Italian Early Renaissance Painter, 1445-1510
Italian painter and draughtsman. In his lifetime he was one of the most esteemed painters in Italy, enjoying the patronage of the leading families of Florence, in particular the Medici and their banking clients. He was summoned to take part in the decoration of the Sistine Chapel in Rome, was highly commended by diplomatic agents to Ludovico Sforza in Milan and Isabella d Este in Mantua and also received enthusiastic praise from the famous mathematician Luca Pacioli and the humanist poet Ugolino Verino. By the time of his death, however, Botticelli s reputation was already waning. He was overshadowed first by the advent of what Vasari called the maniera devota, a new style by Perugino, Francesco Francia and the young Raphael, whose new and humanly affective sentiment, infused atmospheric effects and sweet colourism took Italy by storm; he was then eclipsed with the establishment immediately afterwards of the High Renaissance style, which Vasari called the modern manner, in the paintings of Michelangelo and the mature works of Raphael in the Vatican. From that time his name virtually disappeared until the reassessment of his reputation that gathered momentum in the 1890s Related Paintings of Sandro Botticelli :. | White-haired man in group at right | St.Jerome | The Birth of Venus (mk36) | Portrait of Giuliano de'Medici (mk36) | Sebastian |
Related Artists:Frederic Dorr Steele
American Illustrator, 1874-1944Jacopo Tintoretto
Italian painter. His father was a silk dyer (tintore); hence the nickname Tintoretto ("Little Dyer"). His early influences include Michelangelo and Titian. In Christ and the Adulteress (c. 1545) figures are set in vast spaces in fanciful perspectives, in distinctly Mannerist style. In 1548 he became the centre of attention of artists and literary men in Venice with his St. Mark Freeing the Slave, so rich in structural elements of post-Michelangelo Roman art that it is surprising to learn that he had never visited Rome. By 1555 he was a famous and sought-after painter, with a style marked by quickness of execution, great vivacity of colour, a predilection for variegated perspective, and a dynamic conception of space. In his most important undertaking, the decoration of Venice's Scuola Grande di San Rocco (1564 ?C 88), he exhibited his passionate style and profound religious faith. His technique and vision were wholly personal and constantly evolving. Johannes Cornelisz Verspronck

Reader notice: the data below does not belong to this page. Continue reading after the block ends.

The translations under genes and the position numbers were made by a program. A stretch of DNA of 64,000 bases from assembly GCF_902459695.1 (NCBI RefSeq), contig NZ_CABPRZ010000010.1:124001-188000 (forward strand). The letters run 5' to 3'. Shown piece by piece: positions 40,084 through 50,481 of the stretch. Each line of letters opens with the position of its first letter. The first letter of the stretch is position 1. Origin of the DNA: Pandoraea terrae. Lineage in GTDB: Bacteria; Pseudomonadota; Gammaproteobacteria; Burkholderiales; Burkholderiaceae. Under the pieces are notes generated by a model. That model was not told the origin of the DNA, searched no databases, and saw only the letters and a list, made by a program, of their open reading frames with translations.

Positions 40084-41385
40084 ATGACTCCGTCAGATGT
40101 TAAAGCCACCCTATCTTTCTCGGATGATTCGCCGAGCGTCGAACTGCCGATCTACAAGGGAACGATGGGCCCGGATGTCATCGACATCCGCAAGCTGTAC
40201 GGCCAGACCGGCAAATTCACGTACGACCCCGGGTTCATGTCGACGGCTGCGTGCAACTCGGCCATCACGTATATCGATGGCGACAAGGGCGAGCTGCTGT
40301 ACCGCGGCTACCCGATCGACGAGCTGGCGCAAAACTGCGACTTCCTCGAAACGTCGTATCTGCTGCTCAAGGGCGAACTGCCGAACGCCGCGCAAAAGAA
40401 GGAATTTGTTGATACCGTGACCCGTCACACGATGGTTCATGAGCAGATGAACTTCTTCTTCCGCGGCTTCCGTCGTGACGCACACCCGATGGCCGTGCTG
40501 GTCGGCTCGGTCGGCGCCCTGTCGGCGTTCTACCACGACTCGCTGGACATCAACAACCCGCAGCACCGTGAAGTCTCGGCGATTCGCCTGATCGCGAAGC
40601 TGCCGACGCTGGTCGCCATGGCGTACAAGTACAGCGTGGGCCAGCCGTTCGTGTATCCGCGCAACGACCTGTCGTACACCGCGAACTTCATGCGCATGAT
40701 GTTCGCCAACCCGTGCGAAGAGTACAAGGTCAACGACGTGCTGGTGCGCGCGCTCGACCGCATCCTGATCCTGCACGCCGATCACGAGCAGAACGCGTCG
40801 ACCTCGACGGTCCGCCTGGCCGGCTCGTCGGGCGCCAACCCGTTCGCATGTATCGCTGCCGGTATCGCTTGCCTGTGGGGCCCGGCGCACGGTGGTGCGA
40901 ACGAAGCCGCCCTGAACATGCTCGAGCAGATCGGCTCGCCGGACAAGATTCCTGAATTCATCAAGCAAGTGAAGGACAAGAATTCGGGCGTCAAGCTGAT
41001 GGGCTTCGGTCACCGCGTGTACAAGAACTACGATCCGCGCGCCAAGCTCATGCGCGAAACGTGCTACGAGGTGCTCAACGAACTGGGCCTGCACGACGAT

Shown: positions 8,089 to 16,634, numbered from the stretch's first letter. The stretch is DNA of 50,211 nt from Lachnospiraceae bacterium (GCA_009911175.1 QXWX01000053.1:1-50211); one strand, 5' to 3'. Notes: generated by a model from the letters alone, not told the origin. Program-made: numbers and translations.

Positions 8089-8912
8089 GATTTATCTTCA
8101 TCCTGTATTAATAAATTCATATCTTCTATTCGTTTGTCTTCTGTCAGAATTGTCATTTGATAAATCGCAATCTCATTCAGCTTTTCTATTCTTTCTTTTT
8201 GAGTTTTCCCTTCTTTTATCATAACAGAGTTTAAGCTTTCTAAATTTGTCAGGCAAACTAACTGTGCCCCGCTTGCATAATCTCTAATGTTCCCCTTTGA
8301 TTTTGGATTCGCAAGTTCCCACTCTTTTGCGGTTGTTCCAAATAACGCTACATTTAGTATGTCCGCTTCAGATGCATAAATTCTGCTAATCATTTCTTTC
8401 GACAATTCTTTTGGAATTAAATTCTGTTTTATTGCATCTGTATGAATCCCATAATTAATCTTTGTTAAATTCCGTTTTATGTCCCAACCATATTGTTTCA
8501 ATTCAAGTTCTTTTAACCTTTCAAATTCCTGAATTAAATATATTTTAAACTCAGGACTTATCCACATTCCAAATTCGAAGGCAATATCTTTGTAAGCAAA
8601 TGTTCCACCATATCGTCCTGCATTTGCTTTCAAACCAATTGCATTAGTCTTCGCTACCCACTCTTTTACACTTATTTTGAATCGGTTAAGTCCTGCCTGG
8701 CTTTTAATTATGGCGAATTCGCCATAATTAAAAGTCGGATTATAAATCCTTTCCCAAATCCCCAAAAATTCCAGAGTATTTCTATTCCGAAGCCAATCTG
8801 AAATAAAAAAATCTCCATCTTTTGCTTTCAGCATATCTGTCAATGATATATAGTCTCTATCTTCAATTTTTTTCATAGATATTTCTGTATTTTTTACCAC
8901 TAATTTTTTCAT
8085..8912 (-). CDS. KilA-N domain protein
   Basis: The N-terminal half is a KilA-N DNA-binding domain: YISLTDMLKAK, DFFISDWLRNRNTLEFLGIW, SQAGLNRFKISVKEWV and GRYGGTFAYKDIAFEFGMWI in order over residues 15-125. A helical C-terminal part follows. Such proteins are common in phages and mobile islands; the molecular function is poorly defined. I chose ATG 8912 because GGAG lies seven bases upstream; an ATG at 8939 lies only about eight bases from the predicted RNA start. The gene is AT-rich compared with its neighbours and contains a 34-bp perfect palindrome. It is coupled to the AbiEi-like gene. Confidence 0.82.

(between 1600 and 1603, Haarlem - buried June 30, 1662, Haarlem) was a gifted Dutch Golden Age portraitist.
He was the son of the painter Cornelis Engelsz from Gouda, who taught him to paint portraits. In 1632 he became a member of the Haarlem Guild of St. Luke and started a successful career as a portraitist of mostly Catholic sitters in Haarlem. He may have been a Frans Hals pupil, and was strongly influenced by him, especially in his natural expressions and relaxed poses. He is best known for his exactness in painting details such as jewelry and lace, which made him quite popular with female sitters. Most notably, he won a lucrative commission in 1642 for a group portrait of the regentesses of the St. Elisabeth Gasthuis, at the time the wealthiest charity institution in Haarlem. This was won at the expense of Frans Hals himself, who had painted the regents of the St. Elisabeth Gasthuis in 1641 and fully expected to win the commission for the women.